We as a community should be extremely concerned and embarrassed by what this second Board self-evaluation says about us. I know I am.

I couldn’t agree with Licther more: in addition to the next accreditation review, an equally important evaluation will take place at the ballot box – not just in August, when the District 2 and 4 seats are on the ballot, but in 2018, when Districts 1, 3 and 5 will be up.

Tuesday’s Work Session will begin at 5:30 PM time certain, following the 4 PM Board Organizational meeting, at the Dr. Martin Luther King Jr. Administrative Center, 5775 Osceola Trail, Naples.

If you wish to speak at the meeting concerning Work Session topics, register your intention online or in person before the 5:30 PM start. If you are unable to attend the meeting but want to give comments to the Board and/or Superintendent, email them at:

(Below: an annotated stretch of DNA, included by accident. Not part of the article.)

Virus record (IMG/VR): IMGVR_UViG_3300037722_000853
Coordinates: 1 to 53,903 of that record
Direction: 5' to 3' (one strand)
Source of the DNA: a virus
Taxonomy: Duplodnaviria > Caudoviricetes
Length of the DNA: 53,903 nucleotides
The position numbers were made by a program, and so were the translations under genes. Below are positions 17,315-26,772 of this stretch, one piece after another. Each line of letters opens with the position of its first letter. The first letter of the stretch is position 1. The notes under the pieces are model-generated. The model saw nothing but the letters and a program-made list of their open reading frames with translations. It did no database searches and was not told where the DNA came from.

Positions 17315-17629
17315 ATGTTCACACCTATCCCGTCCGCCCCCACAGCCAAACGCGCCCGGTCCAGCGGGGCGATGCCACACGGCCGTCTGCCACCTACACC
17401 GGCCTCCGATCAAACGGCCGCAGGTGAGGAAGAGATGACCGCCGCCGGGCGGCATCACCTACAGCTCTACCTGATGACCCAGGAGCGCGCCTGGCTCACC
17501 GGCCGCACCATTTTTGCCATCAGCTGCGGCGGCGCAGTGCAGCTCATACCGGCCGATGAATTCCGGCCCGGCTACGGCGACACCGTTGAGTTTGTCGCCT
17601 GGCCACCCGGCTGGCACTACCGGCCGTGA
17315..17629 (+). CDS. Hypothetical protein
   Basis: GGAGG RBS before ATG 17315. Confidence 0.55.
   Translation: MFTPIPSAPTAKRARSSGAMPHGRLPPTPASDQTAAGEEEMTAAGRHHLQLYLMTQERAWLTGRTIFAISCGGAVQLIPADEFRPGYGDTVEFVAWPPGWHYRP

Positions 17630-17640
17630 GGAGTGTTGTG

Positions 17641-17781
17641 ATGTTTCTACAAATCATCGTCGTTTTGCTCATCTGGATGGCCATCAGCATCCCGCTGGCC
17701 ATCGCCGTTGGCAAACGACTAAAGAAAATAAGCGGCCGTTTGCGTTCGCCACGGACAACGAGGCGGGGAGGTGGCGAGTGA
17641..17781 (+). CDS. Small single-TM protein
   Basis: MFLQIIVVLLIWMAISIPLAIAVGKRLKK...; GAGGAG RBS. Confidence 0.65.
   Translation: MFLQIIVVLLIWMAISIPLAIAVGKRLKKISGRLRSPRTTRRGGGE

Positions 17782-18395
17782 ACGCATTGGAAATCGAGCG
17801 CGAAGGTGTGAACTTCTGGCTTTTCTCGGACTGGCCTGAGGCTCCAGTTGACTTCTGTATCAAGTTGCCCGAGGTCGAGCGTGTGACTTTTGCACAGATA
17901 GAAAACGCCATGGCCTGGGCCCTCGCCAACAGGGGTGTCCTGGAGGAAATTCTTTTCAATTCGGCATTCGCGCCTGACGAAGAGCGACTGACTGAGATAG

Kathleen Curatolo -
Erika Donalds -
Kelly Lichter -
Julie Sprague -
Roy Terry -
Superintendent Kamela Patton -

Help me reach more Collier County voters by sharing this post with your friends. You and they can subscribe to Sparker’s Soapbox by email at, “like” me on Facebook at or follow me on Twitter @SparkersSoapbox.

Sunday, November 15, 2015

Invocation at Commencement of Meetings and More on Agenda for November 17 School Board Organizational Meeting

Each November, the Collier County School Board holds an organizational meeting to elect officers and decide upon meeting times and dates for the upcoming year. (Agenda here.) Last year, then-newly elected Board members Erika Donalds and Kelly Lichter began what was to become a year-long and still-ongoing battle, following their Contract with Collier County playbook. 
Unfortunately, I expect this year’s meeting to be as full of drama and discord as it was then. (See my post about that meeting here.)
There will be an opportunity for Public Comments, although only on agenda items, which include:
  • Election of Officers
  • Meetings and Times
  • Invocation at Commencement of Board Meetings
  • Board Assignments
If you wish to speak, register your intention online or in person before the meeting’s 4 PM start. 
Election of Officers